Art Jericho’s new owner is bringing a fresh approach. Anne James reports

This month sees the reopening of Art Jericho under the ownership of Jenny Blyth, taking over from Patricia Baker-Cassidy, who for the last five years has provided Oxford with a wonderfully varied series of art exhibitions, all executed to a consistently high standard.

Jenny, whose career includes a number of years working with the Saatchis, is bringing her own distinctive influence to the gallery and has chosen as her debut exhibition Ground Work, paintings by Andrew Walton and poems by David Attwooll. The exhibition will see the launch of their pamphlet Ground Work: Twelve Walks, in which each of Attwooll’s poems is accompanied by one or more illustrations by Walton. There are 12 poems, one for each month, and they and the illustrations capture the mercurial nature of Port Meadow at different times of day and in different seasons: in sun, shadow, frost, snow, rain and fog.

Work on show includes the original artwork from the pamphlet and wall-mounted copies of Attwooll’s poetry. In order to make their work, both men visited and revisited the meadow regularly, thus cementing impressions and images so they could translate them into words, drawings or paintings.

Dominating the gallery entrance is a bank of Walton’s images, Snow 2013, each working beautifully as individual pieces and together as a collective whole.

Between them they speak of the impact of snow on earth, the sinuous movement of water and the repetitive patterns of expanses of grass. Each is executed on khadi paper, a paper made from Indian cotton waste that possess particular qualities that absorb ink and paint, producing soft gentle lines as in Track and Wind. This is a wonderfully tactile deconstructed view of Port Meadow that takes the remains of pony tracks, one weaving past another as the animals seek the best route through boggy ground, all flanked by a rhythmically repetitive pattern of grasses and the strong blast of the wind. Walton was at art school in the mid 60s when the teaching emphasis was on the conceptual and abstract. He explains that it took him some time after graduating to realise, and to have the confidence to believe, that his strength is as a ‘maker of images’, describing his approach as ‘looking and trying to translate that into paint’. It is something he achieves seemingly effortlessly by capturing the reality in front of him and moving each piece beyond mere representation.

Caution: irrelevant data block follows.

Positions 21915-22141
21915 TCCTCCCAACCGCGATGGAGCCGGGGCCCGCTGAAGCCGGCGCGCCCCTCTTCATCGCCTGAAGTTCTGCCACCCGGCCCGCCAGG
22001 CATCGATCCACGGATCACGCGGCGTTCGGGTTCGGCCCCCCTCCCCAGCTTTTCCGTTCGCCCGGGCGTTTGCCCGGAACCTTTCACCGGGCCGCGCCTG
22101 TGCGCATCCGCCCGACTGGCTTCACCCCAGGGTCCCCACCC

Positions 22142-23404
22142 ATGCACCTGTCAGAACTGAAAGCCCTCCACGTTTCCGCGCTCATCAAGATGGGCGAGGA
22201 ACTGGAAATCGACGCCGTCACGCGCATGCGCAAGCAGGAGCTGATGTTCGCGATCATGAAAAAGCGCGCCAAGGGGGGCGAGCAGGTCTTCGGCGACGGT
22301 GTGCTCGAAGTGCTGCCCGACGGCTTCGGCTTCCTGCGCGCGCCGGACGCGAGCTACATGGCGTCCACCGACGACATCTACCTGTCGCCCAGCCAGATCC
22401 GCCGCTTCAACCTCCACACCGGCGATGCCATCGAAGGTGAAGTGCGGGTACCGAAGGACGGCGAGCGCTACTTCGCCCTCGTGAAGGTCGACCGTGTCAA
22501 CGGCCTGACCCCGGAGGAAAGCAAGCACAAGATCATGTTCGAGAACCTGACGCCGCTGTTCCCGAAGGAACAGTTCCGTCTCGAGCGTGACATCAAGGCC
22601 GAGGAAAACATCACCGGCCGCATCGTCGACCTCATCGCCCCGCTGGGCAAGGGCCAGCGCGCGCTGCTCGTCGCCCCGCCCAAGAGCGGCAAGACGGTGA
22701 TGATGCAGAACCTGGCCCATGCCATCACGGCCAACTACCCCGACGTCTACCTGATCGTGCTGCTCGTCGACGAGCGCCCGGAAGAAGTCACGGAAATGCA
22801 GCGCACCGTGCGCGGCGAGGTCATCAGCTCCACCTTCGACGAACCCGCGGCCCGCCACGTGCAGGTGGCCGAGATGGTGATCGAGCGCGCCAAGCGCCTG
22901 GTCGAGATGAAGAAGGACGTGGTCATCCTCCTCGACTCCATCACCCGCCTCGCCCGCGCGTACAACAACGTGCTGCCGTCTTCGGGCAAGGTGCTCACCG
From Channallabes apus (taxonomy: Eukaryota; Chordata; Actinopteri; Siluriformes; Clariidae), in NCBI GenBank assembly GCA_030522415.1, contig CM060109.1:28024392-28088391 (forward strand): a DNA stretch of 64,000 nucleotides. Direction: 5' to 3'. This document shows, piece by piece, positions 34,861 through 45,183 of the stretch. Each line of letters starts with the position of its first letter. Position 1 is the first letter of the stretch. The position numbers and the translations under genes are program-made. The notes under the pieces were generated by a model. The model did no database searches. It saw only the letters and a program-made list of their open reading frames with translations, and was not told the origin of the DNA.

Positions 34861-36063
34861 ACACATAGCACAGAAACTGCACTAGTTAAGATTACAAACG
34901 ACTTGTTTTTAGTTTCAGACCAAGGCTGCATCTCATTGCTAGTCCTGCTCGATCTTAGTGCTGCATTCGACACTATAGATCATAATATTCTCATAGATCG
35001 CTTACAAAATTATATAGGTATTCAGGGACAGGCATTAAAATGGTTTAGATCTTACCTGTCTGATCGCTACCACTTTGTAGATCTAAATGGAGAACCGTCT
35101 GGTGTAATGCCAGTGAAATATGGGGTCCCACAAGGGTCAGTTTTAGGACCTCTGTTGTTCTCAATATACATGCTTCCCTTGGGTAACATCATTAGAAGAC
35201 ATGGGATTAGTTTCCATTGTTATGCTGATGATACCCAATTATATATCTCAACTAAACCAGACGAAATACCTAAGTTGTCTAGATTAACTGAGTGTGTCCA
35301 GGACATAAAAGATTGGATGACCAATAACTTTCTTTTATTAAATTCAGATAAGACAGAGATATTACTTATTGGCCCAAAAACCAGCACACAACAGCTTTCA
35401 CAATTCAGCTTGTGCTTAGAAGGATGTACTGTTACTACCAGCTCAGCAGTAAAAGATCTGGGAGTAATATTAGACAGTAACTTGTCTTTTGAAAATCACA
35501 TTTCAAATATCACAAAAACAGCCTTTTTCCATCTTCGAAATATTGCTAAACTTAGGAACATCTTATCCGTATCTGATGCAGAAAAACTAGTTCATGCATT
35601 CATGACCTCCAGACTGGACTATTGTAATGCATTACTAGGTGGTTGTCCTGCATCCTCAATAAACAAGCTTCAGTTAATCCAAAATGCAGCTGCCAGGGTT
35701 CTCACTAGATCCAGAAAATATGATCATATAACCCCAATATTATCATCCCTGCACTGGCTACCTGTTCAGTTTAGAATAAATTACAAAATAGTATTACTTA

Many of the paintings in the exhibition draw from his experience of walking on Port Meadow and in other parts of the Thames Valley. As Walton explains, when you are walking your gaze is lowered and your focus is on the ground before you, horizons and skyscapes are lost from view, as demonstrated by the paintings where huge swathes of grass dominate and horizons become peripheral and skies non-existent.

Also included are the 15 landscapes that Walton has created in the 18th- and 19th- century tradition of producing an oil painting in situ: one that moves from warm colours at the front of the piece to cooler colours at the rear and in the skyscape, as in Wytham Looking NE 2012. Walton has put the landscapes in his own handmade frames, each in a subtle charcoal grey, the colour of each frame matched to each individual picture.

In another style and tradition Walton has created a more representational image of Nunnery Godstow, in ink on paper, describing this as ‘a doorway’ to his work. Shown alongside and in contrast is a line drawing of the Nunnery on a stark white background. The two pieces provide complementary perspectives on this iconic ruin so integral to the meadow. Included too, is a wonderful Cabinet of Curiosities that Walton has specifically assembled for the exhibition. This, in the classic Tradescant tradition, contains objects found over the years, many from the municipal dump that used to inhabit part of the meadow, alongside more ‘natural’ treasures such as a mummified frog. Completing the cabinet are Walton’s sketchbooks.

The exhibition is a fine launch to the programme Jenny Blyth Fine Art has planned for 2014 and beyond. It also prov-ides a chance to engage with the work of an exceptional visual artist, and the eng-aging poetry of David Attwooll — and to reflect on one’s own experience of walk-ing the meadow and the privilege it is to have open access to such a special place.

The exhibition includes a poetry reading on the evening of February 6.

Ground Work: Twelve monthly walks over Port Meadow and Wolvercote Common
Art Jericho, King Street, Oxford
Until February 23